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$\sum_{k=0}^{n} \binom{n}{k}=2^{n} \overset{?}{\iff} \sum_{k=0}^{n} \binom{2n+1}{k}=2^{2n}$

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Jack D'Aurizio narratively proved $\color{red}{\sum\limits_{k=0}^{n} \binom{2n+1}{k}=2^{2n}}$. Is this red equation related, and can it be transmogrified, to $\color{limegreen}{\sum\limits_{k=0}^{n} \binom{n}{k}=2^{n}}$?

I started my attempt by substituting $n = m/2$, because the RHS of the green target equation has the form $\color{limegreen}{2^?}$. Then $\color{red}{\sum\limits_{k=0}^{n} \binom{2n+1}{k}=2^{2n} \implies \sum\limits_{k=0}^{m/2} \binom{m+1}{k}=2^{m}}$. But now what do I do? I can't rewrite $m$, again because the RHS of the target equation has the form $\color{limegreen}{2^?}$.

  1. Give a story proof that $\sum\limits_{k=0}^{n} \binom{n}{k}=2^{n}$.

Blitzstein. Introduction to Probability (2019 2 ed). p 35.

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Technically $\Leftrightarrow$ just means that the statements on either side have the same truth value... (1 comment)
If the quoted exercise is the true problem and this is an XY question, it's far simpler to consider t... (1 comment)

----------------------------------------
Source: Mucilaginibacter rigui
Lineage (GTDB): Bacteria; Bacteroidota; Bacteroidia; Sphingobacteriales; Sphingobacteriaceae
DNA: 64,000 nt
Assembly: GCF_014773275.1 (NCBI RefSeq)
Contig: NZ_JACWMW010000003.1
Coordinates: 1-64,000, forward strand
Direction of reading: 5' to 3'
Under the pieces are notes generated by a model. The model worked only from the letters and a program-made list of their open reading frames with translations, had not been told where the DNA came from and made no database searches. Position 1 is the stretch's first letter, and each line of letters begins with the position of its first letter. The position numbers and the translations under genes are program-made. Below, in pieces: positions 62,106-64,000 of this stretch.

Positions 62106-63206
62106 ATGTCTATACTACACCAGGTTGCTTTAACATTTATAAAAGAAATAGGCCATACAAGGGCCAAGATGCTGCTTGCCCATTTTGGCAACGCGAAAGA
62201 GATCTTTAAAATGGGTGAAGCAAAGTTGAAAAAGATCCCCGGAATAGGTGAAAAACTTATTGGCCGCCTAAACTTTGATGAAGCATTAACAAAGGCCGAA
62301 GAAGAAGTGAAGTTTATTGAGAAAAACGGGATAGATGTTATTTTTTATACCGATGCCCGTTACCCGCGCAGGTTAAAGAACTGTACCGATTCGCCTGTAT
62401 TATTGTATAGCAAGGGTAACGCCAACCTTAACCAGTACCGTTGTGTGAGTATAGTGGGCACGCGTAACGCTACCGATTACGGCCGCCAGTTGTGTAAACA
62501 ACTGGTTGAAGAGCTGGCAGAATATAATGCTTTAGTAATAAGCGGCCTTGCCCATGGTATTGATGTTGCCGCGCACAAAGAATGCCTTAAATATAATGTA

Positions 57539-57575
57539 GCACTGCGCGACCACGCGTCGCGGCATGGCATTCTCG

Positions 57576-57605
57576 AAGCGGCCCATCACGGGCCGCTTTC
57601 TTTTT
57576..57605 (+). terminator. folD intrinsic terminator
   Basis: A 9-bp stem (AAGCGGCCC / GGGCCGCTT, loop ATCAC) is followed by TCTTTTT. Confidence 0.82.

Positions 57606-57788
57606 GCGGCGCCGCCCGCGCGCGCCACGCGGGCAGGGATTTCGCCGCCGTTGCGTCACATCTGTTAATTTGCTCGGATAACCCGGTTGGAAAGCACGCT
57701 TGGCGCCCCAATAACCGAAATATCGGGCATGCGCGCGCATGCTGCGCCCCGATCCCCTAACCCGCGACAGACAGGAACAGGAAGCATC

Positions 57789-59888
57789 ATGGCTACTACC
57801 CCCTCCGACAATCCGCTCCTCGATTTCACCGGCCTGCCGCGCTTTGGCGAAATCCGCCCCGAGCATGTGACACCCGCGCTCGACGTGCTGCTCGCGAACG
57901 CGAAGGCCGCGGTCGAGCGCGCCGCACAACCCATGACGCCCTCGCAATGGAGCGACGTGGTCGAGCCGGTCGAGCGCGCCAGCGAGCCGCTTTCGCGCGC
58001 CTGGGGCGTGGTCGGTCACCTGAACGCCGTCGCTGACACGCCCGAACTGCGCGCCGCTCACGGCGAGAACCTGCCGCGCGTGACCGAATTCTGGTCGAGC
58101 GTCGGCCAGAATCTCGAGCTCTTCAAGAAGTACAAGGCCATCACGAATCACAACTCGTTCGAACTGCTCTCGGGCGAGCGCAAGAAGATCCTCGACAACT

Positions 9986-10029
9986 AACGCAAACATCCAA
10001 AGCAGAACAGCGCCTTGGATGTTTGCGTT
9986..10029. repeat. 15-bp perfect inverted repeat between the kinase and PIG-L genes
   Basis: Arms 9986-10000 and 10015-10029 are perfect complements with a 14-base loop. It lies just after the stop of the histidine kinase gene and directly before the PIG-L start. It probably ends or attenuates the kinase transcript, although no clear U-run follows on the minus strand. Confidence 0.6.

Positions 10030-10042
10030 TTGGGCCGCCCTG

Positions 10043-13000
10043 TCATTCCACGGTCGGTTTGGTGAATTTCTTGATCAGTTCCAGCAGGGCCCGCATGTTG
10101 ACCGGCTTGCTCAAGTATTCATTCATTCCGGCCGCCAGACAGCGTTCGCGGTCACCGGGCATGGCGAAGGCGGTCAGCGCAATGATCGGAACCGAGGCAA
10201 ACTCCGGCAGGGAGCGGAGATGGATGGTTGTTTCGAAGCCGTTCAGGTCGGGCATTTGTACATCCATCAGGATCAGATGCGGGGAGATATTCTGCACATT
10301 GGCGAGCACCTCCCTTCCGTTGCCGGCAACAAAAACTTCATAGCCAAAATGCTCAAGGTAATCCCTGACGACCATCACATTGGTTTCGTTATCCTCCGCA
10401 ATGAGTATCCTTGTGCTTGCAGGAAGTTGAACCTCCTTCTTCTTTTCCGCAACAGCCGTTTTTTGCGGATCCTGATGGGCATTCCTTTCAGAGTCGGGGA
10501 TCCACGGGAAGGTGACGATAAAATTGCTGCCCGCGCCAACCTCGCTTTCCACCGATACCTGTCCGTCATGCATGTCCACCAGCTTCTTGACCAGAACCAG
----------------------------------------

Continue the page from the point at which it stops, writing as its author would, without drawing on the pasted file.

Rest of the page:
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The green result can be used to prove the red one, yes.

Start with the fact that $\binom{m}{k} = \binom{m}{m - k}$. If this isn't obvious to you, you can derive it either by looking at the usual formula for the binomial, or by considering that choosing the members of a subset is equivalent to choosing elements excluded from the subset.

You can use that fact to see that $\sum_{k=0}^n \binom{2n + 1}{k} = \sum_{k=0}^n \binom{2n + 1}{2n + 1 - k}$. Considering the set of numbers $\{2n + 1 - k \mid k \in \{ 0,\dots,n \}\}$, you can see that this set is the same as $\{n + 1,\dots, 2n + 1\}$, so another way to write $\sum_{k=0}^n \binom{2n + 1}{2n + 1 - k}$ is $\sum_{k=n + 1}^{2n + 1} \binom{2n + 1}{k}$.

Then, of course, $\sum_{k=0}^n \binom{2n + 1}{k} + \sum_{k=n + 1}^{2n + 1} \binom{2n + 1}{k} = \sum_{k=0}^{2n + 1} \binom{2n + 1}{k}$, which by the green equation is equal to $2^{2n + 1}$. But from the previous paragraph, we know the summands on the left are equal to each other, so they must each be equal to half of the result, or $2^{2n}$. This proves the red equation. (You need a little more to go the other way; using this line of reasoning starting with the red equation would only prove that the green equation holds for odd $n$.)

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